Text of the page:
Newport, Rhode Island, is a Christmas wonderland from November to January, with three of the most spectacular mansions (The Breakers, The Elms and Marble House) decked to the nines and the downtown harbor transformed into a quaint ice-skating rink with Santa and Mrs. Claus arriving via yacht.

Even more charming without the lines and crowds of summer, Newport’s mansions are at their Gilded Age best, with live holiday music, gingerbread mansion contests, tables set with period silver and china, candlelit windows, dozens of decorated Christmas tress, thousands of pointsettias, fresh flowers and evergreens. And, in The Breakers, there's a 15-foot-tall pointsettia tree and a working garden scale model train of the New York Central Railroad, source of the Vanderbilt family fortune.

Completed in 1895 for Cornelius Vanderbilt II, The Breakers is a 70-room Italian Renaissance-style palazzo. With rich marbles, a 50-foot-high Great Hall and sweeping ocean views, the term 'over the top' could have been penned for this colossus. Down the road on Bellevue Avenue (no chance of keeping up with the Joneses on this street!) is The Elms, built as a summer residence in 1901 for Philadelphia coal magnate Edward J. Berwind and his wife. With its priceless 18th-century Venetian paintings and Chinese lacquer panels, it is considered by many to be the loveliest of all the Newport mansions. Not to be missed is the sumptuous sunken garden of its 10-acre park.

Nearby is Marble House, the summer home of William K. Vanderbilt and his wife, Alva. At a cost of $11 million dollars ($260 million in today’s dollars), it was the most lavish house in America when in opened in 1892. Born into a wealthy family in Mobile, Alabama, Alva was precocious from birth; and upon marriage to a Vanderbilt, with indefatigable drive, she climbed the social ladder to achieve the epitome of social and political power. At a time when divorce was unheard of, Alva divorced her Vanderbilt philanderer and plunged herself and fortune into philanthropy and the Votes for Women campaign, all the while dressing in the corsets, bustles, petticoats and endless layers of the fashion of the times.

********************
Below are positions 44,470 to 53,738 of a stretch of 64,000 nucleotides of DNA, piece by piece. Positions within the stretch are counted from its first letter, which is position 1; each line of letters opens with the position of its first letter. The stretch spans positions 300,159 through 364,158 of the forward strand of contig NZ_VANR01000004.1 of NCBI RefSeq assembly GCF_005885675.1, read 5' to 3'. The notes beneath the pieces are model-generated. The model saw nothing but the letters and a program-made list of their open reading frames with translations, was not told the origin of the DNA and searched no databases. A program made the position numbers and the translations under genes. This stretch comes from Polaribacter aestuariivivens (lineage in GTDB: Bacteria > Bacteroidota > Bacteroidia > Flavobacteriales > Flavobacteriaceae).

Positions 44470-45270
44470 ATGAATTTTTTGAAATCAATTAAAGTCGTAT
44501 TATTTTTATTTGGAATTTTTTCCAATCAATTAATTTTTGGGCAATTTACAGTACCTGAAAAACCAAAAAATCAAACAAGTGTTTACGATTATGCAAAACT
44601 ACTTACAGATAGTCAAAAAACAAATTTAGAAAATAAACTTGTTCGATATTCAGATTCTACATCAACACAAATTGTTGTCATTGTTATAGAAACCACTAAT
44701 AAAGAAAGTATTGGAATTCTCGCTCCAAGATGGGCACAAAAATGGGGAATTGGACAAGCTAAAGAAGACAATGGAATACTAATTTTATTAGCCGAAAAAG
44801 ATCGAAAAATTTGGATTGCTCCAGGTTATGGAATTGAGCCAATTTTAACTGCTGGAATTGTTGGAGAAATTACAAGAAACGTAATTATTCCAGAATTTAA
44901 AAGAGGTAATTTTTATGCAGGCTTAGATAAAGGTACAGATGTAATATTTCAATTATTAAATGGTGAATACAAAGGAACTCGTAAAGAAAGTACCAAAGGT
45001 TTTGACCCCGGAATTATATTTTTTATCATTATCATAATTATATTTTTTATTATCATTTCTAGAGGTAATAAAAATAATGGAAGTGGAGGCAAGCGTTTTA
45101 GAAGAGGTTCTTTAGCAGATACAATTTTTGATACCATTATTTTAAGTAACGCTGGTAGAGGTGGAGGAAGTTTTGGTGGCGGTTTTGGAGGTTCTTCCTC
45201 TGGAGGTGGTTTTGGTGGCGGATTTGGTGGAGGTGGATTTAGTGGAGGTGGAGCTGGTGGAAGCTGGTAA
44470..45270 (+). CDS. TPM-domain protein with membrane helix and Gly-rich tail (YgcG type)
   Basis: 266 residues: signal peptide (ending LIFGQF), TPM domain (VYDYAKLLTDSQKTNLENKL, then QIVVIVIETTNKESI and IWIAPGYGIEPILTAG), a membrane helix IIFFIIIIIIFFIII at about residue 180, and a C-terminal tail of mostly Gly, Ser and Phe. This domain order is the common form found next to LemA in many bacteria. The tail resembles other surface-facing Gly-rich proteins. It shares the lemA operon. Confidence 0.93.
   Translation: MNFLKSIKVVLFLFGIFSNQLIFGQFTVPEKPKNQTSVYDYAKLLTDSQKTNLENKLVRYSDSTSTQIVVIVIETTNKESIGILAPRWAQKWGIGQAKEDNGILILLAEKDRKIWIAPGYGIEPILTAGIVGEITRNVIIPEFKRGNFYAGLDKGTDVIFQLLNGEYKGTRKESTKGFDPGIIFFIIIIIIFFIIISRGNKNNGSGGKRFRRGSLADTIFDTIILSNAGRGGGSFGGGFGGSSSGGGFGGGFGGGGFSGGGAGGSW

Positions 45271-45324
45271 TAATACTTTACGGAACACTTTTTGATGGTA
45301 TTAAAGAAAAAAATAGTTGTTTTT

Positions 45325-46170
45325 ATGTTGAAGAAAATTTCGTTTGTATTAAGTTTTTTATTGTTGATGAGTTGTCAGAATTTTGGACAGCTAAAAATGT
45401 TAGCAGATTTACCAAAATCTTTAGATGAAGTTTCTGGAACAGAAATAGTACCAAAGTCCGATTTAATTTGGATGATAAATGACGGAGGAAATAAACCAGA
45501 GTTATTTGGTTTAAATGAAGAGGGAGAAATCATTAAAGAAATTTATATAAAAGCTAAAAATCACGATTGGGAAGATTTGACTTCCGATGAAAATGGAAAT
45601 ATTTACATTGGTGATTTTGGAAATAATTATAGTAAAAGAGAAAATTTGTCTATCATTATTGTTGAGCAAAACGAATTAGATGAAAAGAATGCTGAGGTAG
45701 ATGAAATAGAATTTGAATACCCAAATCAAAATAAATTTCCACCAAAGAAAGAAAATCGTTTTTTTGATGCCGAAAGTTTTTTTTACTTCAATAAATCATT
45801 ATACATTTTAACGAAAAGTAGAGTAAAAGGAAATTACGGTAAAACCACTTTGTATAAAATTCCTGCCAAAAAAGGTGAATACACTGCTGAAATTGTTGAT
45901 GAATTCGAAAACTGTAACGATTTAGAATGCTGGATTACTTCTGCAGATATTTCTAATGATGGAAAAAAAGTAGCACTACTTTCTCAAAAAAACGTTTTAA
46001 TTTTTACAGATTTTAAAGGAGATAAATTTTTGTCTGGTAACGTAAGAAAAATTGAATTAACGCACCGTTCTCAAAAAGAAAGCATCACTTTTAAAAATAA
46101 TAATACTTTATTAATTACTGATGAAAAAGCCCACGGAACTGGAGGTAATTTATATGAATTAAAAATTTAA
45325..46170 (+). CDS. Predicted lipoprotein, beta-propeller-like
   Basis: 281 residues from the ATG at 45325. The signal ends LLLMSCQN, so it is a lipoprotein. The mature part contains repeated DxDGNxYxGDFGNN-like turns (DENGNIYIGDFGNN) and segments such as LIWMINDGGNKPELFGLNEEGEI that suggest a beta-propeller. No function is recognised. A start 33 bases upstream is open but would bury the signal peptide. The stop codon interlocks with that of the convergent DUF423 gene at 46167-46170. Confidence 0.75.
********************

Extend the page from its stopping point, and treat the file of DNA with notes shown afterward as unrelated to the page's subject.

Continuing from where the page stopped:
The term 'Gilded Age' was coined by Mark Twain in 1873, and was meant as a mockery, not a compliment. Lasting from about 1870 to 1893, it was a period of time characterized by a greatly expanding economy, and growth of industry and wealth in the country, supported by excesses, materialism and political corruption, all achieved with no government regulation. Gold was everywhere, much of it gilded iron painted over with gold paint to look real.

Quite real and reliable in every way is The Chanler at Cliff Walk, one of the most historic mansions in Newport. Built in 1873 by John Winthrop Chanler, a New York congressman, it is now an exquisite European-style boutique hotel situated on the ocean with breathtaking views. Guest rooms and suites are sumptuously appointed in varying individual styles, and have entertained visitors from Henry Wadsworth Longfellow to President Theodore Roosevelt in grand Gilded Age manner. You’ll love its charming Spiced Pear restaurant. Other dining choices in Newport include The White Horse Tavern, Bouchard, The Muse in the grandiose Vanderbilt Grace Hotel and The Black Pearl.

More on the nautical, tennis, polo, beachy side of Newport at a later date. For now, it’s Merry Christmas!

Native St. Louisan, Judy Crowell, has been a Ladue News travel writer for years, traveling the world but preferring to chronicle the sublime beauty of America, “from sea to shining sea”.